The native species of wild or crab apple in the Blessed Isles is known by the Latin name malus sylvestris or forest apple. In its wildest and least domesticated form, it still has thorns and, in our reality, the fruit is bitter and only provides good eating when cooked or turned into preserve. While the apple in general appears in the folklore and mythology of the Blessed Isles as a symbol of fruitfulness and as a means to immortality, the instance that should probably be borne in mind most is that of Connla, who was given an apple by his fairy lover that became his sole source of food and drink while he pined for her and her fairy land.

Or, as phrased in official Unnatural Resources guidance:

Should you find yourself in the Otherworld, do not eat the apples. If you have second sight and can see and hear the spirit of the apple tree, cover your ears and run away.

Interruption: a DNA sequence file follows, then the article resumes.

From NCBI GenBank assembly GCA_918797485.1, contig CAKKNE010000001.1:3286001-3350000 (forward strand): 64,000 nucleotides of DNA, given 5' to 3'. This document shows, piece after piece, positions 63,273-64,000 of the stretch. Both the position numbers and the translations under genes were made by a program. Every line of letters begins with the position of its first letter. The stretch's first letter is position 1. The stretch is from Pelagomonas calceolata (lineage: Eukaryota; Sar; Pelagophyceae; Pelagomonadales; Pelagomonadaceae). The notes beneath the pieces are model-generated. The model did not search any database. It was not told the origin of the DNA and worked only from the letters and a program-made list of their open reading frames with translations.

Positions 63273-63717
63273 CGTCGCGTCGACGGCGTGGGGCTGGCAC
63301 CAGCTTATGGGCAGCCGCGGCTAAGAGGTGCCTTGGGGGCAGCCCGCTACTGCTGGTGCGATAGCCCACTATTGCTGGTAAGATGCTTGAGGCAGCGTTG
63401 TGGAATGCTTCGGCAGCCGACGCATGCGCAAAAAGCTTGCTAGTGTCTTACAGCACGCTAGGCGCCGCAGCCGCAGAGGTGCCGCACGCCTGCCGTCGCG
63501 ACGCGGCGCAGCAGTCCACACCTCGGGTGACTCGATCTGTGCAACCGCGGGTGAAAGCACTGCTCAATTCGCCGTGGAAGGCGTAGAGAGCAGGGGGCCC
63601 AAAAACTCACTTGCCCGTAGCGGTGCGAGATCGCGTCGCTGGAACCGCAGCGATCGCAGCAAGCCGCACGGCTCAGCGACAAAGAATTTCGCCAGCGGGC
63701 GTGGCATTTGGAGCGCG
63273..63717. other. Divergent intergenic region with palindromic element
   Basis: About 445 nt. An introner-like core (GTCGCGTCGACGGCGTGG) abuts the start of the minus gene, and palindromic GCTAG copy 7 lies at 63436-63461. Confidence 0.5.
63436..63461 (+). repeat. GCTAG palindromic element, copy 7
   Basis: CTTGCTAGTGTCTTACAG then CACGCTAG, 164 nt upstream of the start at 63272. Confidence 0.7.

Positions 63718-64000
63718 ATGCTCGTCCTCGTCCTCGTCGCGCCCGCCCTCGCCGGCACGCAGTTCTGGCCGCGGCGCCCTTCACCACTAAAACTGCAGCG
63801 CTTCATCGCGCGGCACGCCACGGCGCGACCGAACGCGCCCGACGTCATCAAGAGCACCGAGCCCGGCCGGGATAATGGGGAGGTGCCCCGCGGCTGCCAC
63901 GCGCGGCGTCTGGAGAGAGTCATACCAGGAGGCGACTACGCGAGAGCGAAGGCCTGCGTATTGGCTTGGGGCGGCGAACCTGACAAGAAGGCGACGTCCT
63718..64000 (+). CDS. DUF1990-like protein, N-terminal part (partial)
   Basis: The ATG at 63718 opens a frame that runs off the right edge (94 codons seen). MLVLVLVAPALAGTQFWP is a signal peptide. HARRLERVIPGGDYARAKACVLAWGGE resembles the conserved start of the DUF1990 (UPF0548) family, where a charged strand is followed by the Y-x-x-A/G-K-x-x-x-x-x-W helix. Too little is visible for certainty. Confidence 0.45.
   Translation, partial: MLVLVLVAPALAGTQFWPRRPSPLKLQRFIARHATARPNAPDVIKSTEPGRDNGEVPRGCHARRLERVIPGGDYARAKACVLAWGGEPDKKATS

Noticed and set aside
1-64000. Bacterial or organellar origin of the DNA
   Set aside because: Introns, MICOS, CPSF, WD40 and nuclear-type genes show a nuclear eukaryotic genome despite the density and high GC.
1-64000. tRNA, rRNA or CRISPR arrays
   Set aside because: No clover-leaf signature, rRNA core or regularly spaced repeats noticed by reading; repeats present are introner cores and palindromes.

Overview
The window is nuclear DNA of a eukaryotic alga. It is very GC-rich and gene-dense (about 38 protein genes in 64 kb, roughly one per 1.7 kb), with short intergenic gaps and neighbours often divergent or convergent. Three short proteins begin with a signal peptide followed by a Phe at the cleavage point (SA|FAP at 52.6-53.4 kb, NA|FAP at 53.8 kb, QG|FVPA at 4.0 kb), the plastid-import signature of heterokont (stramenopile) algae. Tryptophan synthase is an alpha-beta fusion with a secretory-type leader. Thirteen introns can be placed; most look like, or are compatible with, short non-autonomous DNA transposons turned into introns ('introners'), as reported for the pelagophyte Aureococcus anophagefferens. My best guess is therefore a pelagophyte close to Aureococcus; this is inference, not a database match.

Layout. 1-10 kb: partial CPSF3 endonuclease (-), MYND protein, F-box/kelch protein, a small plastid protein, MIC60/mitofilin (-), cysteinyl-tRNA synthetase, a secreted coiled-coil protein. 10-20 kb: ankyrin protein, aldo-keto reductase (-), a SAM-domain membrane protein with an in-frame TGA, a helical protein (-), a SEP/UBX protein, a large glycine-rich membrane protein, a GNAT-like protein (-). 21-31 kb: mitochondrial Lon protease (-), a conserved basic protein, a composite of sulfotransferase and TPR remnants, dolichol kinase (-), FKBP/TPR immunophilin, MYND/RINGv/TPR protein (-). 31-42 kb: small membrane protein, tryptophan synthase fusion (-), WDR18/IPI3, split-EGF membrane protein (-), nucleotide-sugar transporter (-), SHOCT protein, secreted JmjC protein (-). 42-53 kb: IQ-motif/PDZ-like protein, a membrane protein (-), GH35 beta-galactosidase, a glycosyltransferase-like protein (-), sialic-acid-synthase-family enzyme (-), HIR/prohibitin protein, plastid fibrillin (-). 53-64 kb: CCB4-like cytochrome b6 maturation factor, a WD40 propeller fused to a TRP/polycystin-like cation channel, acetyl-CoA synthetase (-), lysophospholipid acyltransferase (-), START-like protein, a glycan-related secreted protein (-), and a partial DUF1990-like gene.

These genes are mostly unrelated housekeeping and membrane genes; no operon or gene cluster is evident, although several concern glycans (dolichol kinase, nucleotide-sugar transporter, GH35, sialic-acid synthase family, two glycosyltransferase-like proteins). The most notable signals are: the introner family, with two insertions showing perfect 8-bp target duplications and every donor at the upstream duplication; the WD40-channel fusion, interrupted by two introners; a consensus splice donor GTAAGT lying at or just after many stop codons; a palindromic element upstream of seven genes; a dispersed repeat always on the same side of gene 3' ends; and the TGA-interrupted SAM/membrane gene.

Reports from Rangers with second sight are explicit about how (bigender) apple tree spirits do their best to entice men to eat their fruits. All Ranger reports are clear about how the malus sylvestris observed in the Otherworld bear thorns that can stick through leather and make it very difficult to retrieve enticed colleagues. Those few who manage to sample the apples, whether Rangers or missing people who have been lucky enough to return, have developed symptoms identified as the Changeling Effect. As for the pining, everyone who has eaten Otherworld apples (and survived) says that they are the most delicious food that has ever been and they would happily kill anyone and everyone if they thought it would bring them another taste, as well as how much they wish they could go back to that particular tree.


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